Roughly a year after the film premiered and presented the Marvel Cinematic Universe with a new all-time low, Thor: Love and Thunder star Chris Hemsworth is ready to admit that the God of Thunder’s third solo outing was a less-than-thunderous adventure.
The Australian native reflected on his last Marvel outing during a recent ‘career retrospect’ interview given to the British edition of GQ.
After being asked by the outlet’s Hannah-Rose Yee for his thoughts on the now infamous criticisms of Marvel films leveled by Martin Scorsese and Quentin Tarantino – responding, “I’m thankful that I have been a part of something that kept people in cinemas. Now, whether or not those films were to the detriment of other films, I don’t know.” – Hemsworth recalled how even his child’s friends had, in recent years, become highly critical of the MCU.
“It’s a bunch of eight-year-olds critiquing my film,” Hemsworth told Yee. “‘We thought this one had too much humour, the action was cool but the VFX weren’t as good.’”
Having raised the topic of Marvel criticism, Hemsworth then confessed that, in terms of his thoughts on Love and Thunder, “I cringe and laugh equally at it.”
“I think we just had too much fun. It just became too silly,” reflects Hemsworth. He pauses. “It’s always hard being in the centre of it and having any real perspective… I love the process, it’s always a ride. But you just don’t know how people are going to respond.”
(In a slightly humorous aside undoubtedly related at least in part to Love and Thunder, at one point during the interview, Hemsworth tells Yee that as he ages, “Everything has more importance now. Because of the realisation that this isn’t going to last forever.”
To this end, Hemsworth notes, “I don’t want to leave a pile of rubbish behind. And I’m aware that there’s a few misses there.” Pressed by Yee for specific examples, Hemsworth joked, “The internet will tell you”.)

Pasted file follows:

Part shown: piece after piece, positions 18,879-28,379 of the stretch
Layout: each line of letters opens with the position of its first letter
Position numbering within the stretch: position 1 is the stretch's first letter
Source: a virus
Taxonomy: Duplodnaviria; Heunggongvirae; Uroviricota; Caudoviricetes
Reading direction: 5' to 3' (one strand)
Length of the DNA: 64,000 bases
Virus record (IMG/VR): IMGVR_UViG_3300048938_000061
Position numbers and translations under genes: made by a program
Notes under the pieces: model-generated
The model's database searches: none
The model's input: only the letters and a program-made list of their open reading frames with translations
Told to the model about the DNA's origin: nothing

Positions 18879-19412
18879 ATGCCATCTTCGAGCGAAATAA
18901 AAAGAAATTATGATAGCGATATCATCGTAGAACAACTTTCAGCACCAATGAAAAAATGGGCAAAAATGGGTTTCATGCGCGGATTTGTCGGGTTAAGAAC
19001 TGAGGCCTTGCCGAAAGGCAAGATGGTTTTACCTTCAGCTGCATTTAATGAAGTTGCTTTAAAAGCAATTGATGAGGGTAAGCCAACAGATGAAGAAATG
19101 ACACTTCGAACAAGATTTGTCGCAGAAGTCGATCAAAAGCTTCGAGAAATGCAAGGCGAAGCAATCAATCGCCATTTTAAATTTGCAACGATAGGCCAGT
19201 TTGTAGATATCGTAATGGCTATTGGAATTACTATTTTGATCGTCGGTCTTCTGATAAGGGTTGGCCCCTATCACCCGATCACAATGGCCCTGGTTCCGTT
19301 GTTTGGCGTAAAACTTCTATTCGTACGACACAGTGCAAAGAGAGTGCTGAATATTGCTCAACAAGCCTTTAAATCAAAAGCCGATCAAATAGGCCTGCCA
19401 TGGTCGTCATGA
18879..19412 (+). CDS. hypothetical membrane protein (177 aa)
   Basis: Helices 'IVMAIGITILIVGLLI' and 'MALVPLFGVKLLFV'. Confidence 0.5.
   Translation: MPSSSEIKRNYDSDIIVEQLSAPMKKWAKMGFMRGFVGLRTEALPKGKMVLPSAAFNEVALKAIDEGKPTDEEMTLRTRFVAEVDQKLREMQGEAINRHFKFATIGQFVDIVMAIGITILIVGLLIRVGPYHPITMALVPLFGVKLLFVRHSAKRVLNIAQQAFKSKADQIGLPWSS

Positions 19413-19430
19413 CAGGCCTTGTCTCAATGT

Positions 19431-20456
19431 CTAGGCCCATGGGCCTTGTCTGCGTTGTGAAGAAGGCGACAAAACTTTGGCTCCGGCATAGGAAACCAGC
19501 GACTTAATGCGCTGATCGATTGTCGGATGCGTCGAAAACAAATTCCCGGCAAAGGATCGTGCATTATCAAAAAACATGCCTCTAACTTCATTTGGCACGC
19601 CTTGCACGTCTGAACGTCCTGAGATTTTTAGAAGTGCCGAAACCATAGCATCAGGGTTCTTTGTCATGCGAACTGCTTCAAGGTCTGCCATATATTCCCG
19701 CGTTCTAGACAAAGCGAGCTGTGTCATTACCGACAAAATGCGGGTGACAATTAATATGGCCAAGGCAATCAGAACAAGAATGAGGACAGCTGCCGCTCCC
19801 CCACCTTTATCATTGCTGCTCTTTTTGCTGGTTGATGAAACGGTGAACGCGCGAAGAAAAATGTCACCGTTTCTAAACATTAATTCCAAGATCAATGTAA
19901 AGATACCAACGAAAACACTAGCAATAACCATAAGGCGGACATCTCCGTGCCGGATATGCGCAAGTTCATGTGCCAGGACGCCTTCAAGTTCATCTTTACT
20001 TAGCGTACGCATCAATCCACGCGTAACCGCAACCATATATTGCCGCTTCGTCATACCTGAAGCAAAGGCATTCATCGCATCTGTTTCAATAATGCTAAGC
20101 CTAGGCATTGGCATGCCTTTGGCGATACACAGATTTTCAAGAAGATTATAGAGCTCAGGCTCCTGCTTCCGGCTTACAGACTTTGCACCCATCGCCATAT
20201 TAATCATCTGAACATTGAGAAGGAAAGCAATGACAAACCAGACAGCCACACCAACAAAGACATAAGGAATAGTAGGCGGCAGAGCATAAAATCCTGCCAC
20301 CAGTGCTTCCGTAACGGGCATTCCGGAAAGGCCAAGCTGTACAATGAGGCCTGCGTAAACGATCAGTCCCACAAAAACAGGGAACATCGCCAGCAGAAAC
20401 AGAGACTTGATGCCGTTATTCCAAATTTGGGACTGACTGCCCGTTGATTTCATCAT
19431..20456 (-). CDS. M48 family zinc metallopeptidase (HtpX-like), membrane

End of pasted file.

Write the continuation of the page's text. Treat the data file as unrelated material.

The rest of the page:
Yet despite this admission of Love and Thunder’s less-than-impressive quality, Hemsworth would admit that he would still be open to returning as the Son of Odin, albeit with one condition: Marvel has to do something new with the character.
“I love the experience,” said the actor. “I love the fact that I’ve been able to do something fairly different throughout the process. Thor 1 and 2 were their own thing, Thor 3 and 4 were a very different feel… and then even Avengers, the Lebowski Thor, the Infinity War Thor, due to different directors and I think mostly my own need to do something different.”
“You know, I got sick of the character pretty quick every couple of years,” he admitted. ” “If I was going to do something again it would have to be tonally different. And we’d have to do something very drastic to keep people on their toes. Otherwise it’s just the fatigue of those characters and those films, where people are like, ‘I’ve seen it.’”
Speaking to one of the broader issues currently infecting the MCU, Hemsworth pointed to the ‘End of the Multiverse’ premise of Ant-Man and the Wasp: Quantumania, and opined, “That’s the trick: you have to separate all those stories.”
“The moment it’s like, ‘Your world is in danger, the entire universe!’ It’s like, ‘Yeah, so [like it] was the last 24 films,’” he added. “It has to become a bit more personal and grounded.”
Concluding his thoughts on Marvel by returning to Thor, Hemsworth ultimately stated that while he was open to ” “seeing what [Marvel] have to offer creatively, if there is something new,” at present, “I really wanna do some other stuff for a while.”